Rep. Steve Cohen (D-Tenn.), House Judiciary Committee member

Rep. David Cicilline (D-R.I.), House Judiciary Committee member, Democratic leadership team

Rep. Pramila Jayapal (D-Wash.), House Judiciary Committee member, Democratic leadership team

Rep. Jamie Raskin (D-Md.), House Judiciary Committee member, Democratic leadership team

Rep. Val Demings (D-Fla.), House Judiciary Committee member

Rep. Joe Neguse (D-Colo.), House Judiciary Committee member, Democratic leadership team

Rep. Veronica Escobar (D-Texas), House Judiciary Committee member

Rep. Mary Gay Scanlon (D-Pa.), House Judiciary Committee vice-chair

Rep. Greg Stanton (D-Ariz.), House Judiciary Committee member

Rep. Ted Lieu (D-Calif.), House Judiciary Committee member

Rep. Eric Swalwell (D-Calif.), House Judiciary Committee member

Rep. Cedric Richmond (D-La.), House Judiciary Committee member

Rep. Debbie Mucarsel-Powell (D-Fla.), House Judiciary Committee member

Rep. Madeleine Dean (D-Pa.) House Judiciary Committee member

Rep. Sheila Jackson Lee (D-Texas), House Judiciary Committee member

Rep. Ted Deutch (D-Fla.), House Judiciary Committee member, House Ethics Committee chair

Rep. Hank Johnson (D-Ga.), House Judiciary Committee member

Rep. Karen Bass (D-Calif.), House Judiciary Committee member

Rep. Hakeem Jeffries (D-N.Y.), House Judiciary Committee member, Democratic leadership team

Rep. Zoe Lofgren (D-Calif.), House Judiciary Committee member, Committee on House Administration chair

Rep. Sylvia Garcia (D-Texas), House Judiciary Committee member

Rep. Lou Correa (D-Calif.), House Judiciary Committee member

Rep. Maxine Waters (D-Calif.), House Financial Services Committee chair

Rep. John Yarmuth (D-Ky.), House Budget Committee chair

Rep. Barbara Lee (D-Calif.), Democratic leadership team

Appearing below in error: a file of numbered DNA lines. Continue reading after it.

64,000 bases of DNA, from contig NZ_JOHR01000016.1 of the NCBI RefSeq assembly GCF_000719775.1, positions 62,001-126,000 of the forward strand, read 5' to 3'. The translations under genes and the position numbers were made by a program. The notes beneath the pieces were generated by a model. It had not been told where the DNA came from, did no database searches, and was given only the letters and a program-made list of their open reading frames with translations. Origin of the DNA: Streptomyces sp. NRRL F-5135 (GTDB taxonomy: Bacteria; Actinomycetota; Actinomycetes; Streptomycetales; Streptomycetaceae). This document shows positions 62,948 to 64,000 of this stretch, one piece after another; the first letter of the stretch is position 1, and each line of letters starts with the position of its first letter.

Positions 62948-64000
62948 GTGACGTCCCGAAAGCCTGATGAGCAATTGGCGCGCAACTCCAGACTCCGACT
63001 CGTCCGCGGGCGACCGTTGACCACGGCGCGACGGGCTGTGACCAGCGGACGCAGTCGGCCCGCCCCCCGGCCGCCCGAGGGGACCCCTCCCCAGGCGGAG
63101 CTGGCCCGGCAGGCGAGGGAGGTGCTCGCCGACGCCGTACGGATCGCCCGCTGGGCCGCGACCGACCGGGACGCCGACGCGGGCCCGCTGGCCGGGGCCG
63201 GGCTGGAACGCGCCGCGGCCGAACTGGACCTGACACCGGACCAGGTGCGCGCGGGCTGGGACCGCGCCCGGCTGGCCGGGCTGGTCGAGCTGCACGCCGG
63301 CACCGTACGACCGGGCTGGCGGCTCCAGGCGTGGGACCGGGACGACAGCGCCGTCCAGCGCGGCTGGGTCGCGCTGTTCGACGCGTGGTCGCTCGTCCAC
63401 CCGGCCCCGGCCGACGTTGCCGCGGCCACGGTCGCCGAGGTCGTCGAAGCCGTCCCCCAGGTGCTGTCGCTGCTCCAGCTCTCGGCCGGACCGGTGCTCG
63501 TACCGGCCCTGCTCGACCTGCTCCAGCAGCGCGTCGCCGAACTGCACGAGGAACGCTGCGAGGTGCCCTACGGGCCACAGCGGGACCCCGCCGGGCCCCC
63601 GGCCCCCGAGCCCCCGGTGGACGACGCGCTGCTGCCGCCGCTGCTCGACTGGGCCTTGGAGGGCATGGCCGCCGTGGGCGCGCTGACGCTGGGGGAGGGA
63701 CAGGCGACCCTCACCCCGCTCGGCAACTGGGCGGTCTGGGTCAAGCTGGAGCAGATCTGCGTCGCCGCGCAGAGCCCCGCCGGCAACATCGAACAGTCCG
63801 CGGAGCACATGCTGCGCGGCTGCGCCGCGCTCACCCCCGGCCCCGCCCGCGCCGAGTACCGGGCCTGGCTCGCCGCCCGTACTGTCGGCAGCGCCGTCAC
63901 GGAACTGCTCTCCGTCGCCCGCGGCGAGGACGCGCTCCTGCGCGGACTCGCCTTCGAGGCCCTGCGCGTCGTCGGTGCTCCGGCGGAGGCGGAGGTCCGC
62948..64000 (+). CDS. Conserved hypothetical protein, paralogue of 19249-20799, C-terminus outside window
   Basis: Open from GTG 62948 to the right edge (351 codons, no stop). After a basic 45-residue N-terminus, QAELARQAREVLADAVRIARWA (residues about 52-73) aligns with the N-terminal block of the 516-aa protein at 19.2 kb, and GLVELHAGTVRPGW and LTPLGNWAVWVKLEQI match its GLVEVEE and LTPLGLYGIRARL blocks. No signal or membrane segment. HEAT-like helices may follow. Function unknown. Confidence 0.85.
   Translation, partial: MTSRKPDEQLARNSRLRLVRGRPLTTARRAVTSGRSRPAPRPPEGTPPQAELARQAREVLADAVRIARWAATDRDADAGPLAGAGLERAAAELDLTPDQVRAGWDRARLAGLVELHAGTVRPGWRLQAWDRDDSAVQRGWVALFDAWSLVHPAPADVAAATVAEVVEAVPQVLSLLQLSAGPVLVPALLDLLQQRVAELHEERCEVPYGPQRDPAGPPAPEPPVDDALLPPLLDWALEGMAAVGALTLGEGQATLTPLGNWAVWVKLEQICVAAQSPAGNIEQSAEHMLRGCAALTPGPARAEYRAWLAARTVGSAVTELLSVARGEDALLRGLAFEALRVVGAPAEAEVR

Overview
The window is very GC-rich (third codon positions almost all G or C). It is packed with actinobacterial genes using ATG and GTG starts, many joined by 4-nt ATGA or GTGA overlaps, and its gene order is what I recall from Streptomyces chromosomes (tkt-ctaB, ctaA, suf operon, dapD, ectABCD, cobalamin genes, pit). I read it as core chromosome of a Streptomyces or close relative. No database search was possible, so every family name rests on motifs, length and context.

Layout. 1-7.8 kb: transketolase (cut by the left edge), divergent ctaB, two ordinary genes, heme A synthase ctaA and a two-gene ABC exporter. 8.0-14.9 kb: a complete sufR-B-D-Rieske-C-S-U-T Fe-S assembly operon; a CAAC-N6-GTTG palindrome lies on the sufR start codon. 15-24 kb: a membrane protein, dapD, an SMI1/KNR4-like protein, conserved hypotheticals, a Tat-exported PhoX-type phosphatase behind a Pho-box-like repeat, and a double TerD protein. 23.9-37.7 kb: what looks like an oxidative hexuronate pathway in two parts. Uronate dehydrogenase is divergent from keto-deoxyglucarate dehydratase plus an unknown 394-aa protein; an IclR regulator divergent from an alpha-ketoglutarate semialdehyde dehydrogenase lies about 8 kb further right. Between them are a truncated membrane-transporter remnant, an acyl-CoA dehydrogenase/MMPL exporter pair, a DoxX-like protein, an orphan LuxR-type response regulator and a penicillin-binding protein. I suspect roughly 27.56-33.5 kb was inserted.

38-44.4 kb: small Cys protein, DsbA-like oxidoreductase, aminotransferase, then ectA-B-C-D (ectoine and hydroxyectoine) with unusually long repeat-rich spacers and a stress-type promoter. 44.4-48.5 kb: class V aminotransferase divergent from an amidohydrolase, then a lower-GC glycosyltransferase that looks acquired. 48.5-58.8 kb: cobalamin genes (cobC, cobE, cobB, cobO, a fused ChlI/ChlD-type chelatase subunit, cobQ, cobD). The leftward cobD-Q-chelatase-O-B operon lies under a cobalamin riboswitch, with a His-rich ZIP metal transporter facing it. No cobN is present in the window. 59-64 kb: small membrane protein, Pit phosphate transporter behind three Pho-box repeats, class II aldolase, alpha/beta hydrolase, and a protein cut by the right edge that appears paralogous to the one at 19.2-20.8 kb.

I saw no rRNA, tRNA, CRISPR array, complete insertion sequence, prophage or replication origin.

Rep. Bennie Thompson (D-Miss.), House Homeland Security Committee chair

Rep. Jim McGovern (D-Mass.), House Rules Committee chair

Rep. Raul Grijalva (D-Ariz.), House Natural Resources Committee chair

Rep. Dan Kildee (D-Mich.), Democratic leadership team

Rep. Nydia Velazquez (D-N.Y.), House Small Business Committee chair

Rep. Adam Smith (D-Wash.), House Armed Services Committee chair

Rep. Peter DeFazio (D-Ore.), House Transportation and Infrastructure Committee chair

Rep. Katherine Clark (D-Mass.), Democratic leadership team

Rep. Eliot Engel (D-N.Y.), House Foreign Affairs Committee chair

Rep. Ben Ray Lujan (D-N.M.), Democratic leadership team

Rep. Rosa DeLauro (D-Conn.), Democratic leadership team

Rep. Eddie Bernice Johnson (D-Texas), House Science, Space, and Technology chair

Rep. Elijah Cummings (D-Md.), House Oversight and Reform Committee chair

Rep. Richard Neal (D-Mass.), House Ways & Means Committee chair

Rep. Adam Schiff (D-Calif.), House Intelligence Committee chair

Rep. Bobby Scott (D-Va.), House Education and Labor Committee chair

Rep. Cheri Bustos (D-Ill.), Democratic Congressional Campaign Committee chair

This article has been updated to add lawmakers backing an impeachment inquiry, and to provide additional details about calls for impeachment.

CORRECTION: This article prematurely listed Rep. Harley Rouda (D-Calif.) as calling for an impeachment inquiry. He did not do so until July.